First published in English in 1891, the present work argues that genius is a morbid condition, a form of insanity (albeit a very special one), which often occurs alongside physical or other mental abnormalities. Alexander was short. Cardano a hypochondriac. Socrates had a cretin-like physiognomy. Giotto had rickets. Kant had an abnormal development of the left parietal bone. Erasmus stammered. Saint Paul was an epileptic. Coleridge an alcoholic. Nerval a manic depressive. Carlyle abused his wife. Lombroso surveys hundreds of artistic, literary, and religious figures, noting the aberrations in their personalities, private lives, habits, creative work, physical traits, and psychological characteristics. The theory herein advanced, though controversial even in its day, proved nevertheless culturally influential. Notably, the author offered one of the earliest examinations of the art of the insane. Hans Prinzhorn, author of The Artistry of the Mentally Ill (1922) was inspired by Lombroso’s examination of psychiatric art. Prinzhorn’s work would in turn inspire Jean Dubuffet to found the Art Brut movement. Similarly, Max Nordau’s Degeneration (1892)—an attack on degenerate art—owes much to Lombroso’s work concerning men of genius in art and literature. Though outdated as a scientific study, with its fusion of criminology, criminal anthropology, degeneration theory, psychiatry, physiognomy, and Social Darwinism, The Man of Genius remains, all the same, a landmark in the history of ideas. And, though modern psychology classes much of what Lombroso deemed signs of insanity as minor aberrations, have his insights not retained an element of truth?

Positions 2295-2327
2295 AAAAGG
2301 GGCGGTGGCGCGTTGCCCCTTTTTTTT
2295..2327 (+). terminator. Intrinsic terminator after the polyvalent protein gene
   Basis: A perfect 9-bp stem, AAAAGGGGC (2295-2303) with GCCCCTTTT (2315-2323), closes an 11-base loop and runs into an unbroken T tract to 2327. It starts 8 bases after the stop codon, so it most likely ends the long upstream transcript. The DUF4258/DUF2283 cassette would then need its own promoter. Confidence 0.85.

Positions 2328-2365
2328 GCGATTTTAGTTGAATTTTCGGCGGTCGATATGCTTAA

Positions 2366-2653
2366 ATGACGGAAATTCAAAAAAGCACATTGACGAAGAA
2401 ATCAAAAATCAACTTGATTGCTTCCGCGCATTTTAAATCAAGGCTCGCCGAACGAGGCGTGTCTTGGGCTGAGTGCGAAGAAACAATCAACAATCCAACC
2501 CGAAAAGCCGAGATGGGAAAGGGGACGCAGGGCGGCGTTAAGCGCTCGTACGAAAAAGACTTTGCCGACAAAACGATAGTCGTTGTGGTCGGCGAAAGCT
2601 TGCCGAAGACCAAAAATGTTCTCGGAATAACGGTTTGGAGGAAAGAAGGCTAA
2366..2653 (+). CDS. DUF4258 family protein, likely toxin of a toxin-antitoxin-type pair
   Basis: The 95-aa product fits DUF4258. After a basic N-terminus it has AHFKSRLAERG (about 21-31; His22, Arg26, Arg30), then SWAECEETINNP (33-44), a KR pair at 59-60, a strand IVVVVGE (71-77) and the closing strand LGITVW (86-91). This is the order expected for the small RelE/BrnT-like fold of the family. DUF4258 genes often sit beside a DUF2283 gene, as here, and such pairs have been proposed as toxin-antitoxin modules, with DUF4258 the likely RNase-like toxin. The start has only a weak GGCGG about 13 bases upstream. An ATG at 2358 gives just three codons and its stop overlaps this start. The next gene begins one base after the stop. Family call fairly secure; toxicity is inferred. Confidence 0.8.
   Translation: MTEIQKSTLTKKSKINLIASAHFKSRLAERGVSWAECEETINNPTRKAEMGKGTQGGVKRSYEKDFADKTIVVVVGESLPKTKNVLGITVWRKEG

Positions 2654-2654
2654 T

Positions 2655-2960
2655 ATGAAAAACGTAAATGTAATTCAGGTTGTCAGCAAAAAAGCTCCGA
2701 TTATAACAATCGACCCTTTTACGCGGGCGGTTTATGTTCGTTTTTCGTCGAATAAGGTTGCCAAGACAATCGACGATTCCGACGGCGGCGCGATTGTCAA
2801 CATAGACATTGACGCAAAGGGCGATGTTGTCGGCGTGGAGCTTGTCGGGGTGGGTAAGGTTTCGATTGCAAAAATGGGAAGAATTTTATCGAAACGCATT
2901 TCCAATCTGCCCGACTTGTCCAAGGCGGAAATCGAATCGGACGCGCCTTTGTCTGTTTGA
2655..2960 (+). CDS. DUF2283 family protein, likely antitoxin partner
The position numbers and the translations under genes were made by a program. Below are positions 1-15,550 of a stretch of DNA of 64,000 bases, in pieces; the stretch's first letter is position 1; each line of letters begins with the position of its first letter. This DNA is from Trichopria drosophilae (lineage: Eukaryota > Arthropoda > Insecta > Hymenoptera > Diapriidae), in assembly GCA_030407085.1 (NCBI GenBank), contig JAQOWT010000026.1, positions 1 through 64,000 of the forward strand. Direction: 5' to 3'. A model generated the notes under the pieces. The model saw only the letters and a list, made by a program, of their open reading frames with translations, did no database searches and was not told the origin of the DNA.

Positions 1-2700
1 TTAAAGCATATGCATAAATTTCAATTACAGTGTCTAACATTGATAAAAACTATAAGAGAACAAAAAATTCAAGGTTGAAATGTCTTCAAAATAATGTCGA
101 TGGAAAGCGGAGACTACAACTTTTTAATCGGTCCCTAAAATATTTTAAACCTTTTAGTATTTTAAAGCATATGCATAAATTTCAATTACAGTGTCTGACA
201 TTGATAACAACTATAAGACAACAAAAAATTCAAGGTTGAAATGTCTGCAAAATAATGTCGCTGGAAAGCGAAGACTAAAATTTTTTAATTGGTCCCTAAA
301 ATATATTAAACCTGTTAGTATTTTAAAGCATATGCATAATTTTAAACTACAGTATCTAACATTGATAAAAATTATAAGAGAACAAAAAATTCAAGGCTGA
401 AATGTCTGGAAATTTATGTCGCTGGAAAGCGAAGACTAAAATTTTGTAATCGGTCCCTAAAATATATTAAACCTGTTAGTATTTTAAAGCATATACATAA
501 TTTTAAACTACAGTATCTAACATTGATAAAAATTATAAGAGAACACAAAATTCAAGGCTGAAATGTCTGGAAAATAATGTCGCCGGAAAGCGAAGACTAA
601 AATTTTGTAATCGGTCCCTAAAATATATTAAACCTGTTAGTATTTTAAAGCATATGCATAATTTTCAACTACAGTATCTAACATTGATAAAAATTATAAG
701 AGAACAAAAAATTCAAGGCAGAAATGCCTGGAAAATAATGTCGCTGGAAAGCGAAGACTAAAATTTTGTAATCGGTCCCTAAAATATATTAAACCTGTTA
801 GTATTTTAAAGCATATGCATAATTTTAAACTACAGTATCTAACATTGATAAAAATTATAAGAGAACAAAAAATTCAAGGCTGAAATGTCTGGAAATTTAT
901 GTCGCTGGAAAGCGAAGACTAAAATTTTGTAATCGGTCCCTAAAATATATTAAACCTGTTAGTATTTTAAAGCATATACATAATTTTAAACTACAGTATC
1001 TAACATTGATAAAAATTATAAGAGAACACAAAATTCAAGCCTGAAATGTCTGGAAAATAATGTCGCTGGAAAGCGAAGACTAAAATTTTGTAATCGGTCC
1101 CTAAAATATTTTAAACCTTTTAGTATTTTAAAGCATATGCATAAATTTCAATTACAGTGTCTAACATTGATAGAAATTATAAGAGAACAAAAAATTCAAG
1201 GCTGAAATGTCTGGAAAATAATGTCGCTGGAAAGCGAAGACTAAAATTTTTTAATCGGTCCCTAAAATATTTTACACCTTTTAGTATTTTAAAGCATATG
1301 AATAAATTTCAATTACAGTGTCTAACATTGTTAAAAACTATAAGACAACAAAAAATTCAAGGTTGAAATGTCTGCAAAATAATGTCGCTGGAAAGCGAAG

|Publisher||The Palingenesis Project (Wermod and Wermod Publishing Group)|
|Edition||Annotated Second Edition|
|Date or Year of Publication / Release||2016|